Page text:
I've heard that sexually transmitted human papillomavirus (HPV) is linked to cervical cancer in women. Can HPV infection increase cancer risk in men, too?
Answer From James M. Steckelberg, M.D.
Yes, but the specific risks are different for men. HPV infection is very common, but it usually doesn't cause any signs or symptoms in either sex. Some types of HPV cause genital warts, however.
Often, the body's immune system eliminates the virus without treatment within about two years. But until the virus is gone, you can spread it to your sex partners.
Certain types of HPV, known as high-risk types, may cause persistent infection. These infections are the ones that can gradually turn into cancer. HPV can cause cancers of the vulva, vagina, penis, anus, and the back of the mouth and upper part of the throat (oropharynx).
Men who have HIV — the virus that causes AIDS — and men who have sex with other men have a higher risk of anal, penile and throat cancers associated with persistent HPV infection. Oropharyngeal cancers have been on the rise recently, especially in men.
Men can prevent the types of HPV that cause most genital warts and anal cancer by receiving an HPV vaccine. The HPV vaccines were originally approved by the Food and Drug Administration as a cervical cancer vaccine for girls and young women, and they're now approved for the prevention of anal, vulvar and vaginal cancers, too.
The vaccines are recommended for males ages 9 to 26. The best time to get the vaccines is before sexual activity begins. Although these vaccines are not yet approved for preventing HPV-related penile and oropharyngeal cancer, recent studies suggest that these vaccines may be effective for preventing these cancers as well.
You may also lower your risk of contracting HPV by using a condom every time you have sex, though you can still get an HPV infection in areas left exposed by the condom. So condom use isn't considered a substitute for HPV vaccination in those eligible for the vaccines.
June 26, 2018
See more Expert Answers
- HPV questions and answers. Centers for Disease Control and Prevention. https://www.cdc.gov/hpv/parents/questions-answers.html. Accessed May 26, 2018.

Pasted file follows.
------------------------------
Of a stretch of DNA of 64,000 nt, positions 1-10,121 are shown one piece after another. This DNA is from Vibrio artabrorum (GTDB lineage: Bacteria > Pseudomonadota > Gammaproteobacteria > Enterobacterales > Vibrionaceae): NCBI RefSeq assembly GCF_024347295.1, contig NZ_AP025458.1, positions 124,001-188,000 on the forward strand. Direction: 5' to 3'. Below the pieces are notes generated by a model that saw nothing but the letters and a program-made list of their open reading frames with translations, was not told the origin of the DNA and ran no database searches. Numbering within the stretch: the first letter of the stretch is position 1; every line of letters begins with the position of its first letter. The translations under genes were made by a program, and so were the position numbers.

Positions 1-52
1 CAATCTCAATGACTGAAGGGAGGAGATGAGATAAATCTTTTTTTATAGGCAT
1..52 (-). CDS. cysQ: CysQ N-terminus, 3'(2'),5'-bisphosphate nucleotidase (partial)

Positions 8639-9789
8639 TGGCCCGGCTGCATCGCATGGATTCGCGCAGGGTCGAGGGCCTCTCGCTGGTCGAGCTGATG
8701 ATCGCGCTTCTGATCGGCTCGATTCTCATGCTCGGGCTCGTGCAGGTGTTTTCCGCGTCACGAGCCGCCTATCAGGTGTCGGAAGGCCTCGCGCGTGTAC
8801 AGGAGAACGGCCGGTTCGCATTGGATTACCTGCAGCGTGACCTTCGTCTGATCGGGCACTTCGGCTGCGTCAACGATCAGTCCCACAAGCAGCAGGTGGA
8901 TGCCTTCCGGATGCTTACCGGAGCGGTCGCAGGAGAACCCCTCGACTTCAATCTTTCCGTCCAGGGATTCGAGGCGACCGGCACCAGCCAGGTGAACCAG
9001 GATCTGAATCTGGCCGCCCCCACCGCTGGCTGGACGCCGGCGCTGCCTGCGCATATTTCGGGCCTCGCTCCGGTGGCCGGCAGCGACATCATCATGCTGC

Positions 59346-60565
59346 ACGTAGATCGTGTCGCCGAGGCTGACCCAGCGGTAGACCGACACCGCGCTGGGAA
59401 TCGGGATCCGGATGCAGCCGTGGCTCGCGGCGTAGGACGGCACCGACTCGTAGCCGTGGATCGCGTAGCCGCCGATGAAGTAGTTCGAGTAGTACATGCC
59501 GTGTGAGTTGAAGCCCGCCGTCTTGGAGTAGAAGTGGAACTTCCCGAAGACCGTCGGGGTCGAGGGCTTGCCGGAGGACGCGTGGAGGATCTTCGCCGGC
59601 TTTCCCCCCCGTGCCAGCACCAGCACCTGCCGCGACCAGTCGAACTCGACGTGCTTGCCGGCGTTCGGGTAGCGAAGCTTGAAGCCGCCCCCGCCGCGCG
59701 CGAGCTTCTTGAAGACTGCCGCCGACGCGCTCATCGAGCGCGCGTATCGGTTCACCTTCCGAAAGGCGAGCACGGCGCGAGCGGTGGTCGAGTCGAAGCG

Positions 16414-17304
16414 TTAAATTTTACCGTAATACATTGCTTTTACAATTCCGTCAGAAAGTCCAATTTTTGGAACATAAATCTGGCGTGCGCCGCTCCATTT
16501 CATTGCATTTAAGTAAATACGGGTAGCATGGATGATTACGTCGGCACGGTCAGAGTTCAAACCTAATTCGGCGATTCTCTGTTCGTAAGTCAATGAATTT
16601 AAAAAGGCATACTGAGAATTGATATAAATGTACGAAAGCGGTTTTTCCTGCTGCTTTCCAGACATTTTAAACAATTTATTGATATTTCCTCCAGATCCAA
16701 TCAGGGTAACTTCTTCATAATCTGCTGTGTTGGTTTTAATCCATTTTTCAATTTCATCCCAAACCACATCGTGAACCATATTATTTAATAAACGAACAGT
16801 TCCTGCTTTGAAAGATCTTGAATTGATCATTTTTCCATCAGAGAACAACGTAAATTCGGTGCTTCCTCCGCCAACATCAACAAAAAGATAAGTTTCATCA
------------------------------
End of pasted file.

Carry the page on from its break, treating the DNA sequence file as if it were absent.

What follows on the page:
- HPV and men — CDC fact sheet. Centers for Disease Control and Prevention. https://www.cdc.gov/std/hpv/stdfact-hpv-and-men.htm. Accessed May 26, 2018.
- Ventimiglia E, et al. Human papillomavirus infection and vaccination in males. European Urology Focus. 2016;2:355.
- Hansen BT, et al. Long-term incidence trends of HPV-related cancers, and cases preventable by HPV vaccination: A registry-based study in Norway. BMJ Open. 2018;8:1. http://bmjopen.bmj.com/content/8/2/e019005. Accessed May 26, 2018.
- HPV and cancer. National Cancer Institute. https://www.cancer.gov/about-cancer/causes-prevention/risk/infectious-agents/hpv-fact-sheet. Accessed May 14, 2018.
- Oliver SE, et al. Risk factors for oral HPV infection among young men who have sex with men — 2 cities, United States, 2012-2014. Sexually Transmitted Diseases. In press. Accessed May 14, 2018.
- Haddad RI. Human papillomavirus associated head and neck cancer. https://www.uptodate.com/contents/search. Accessed May 14, 2018.
- Kidd LC, et al. Relationship between human papillomavirus and penile cancer — Implications for prevention and treatment. Translational Andrology and Urology. 2017;6:791.
- Bennett JE, et al., eds. Immunization. In: Mandell, Douglas and Bennett's Principles and Practice of Infectious Diseases. 8th ed. Philadelphia, Pa.: Elsevier; 2015. https://www.clinicalkey.com. Accessed May 29, 2018.
- Osazuwa-Peters N, et al. Not just a woman's business! Understanding men and women's knowledge of HPV, the HPV vaccine, and HPV-associated cancers. Preventive Medicine. 2017;99:299.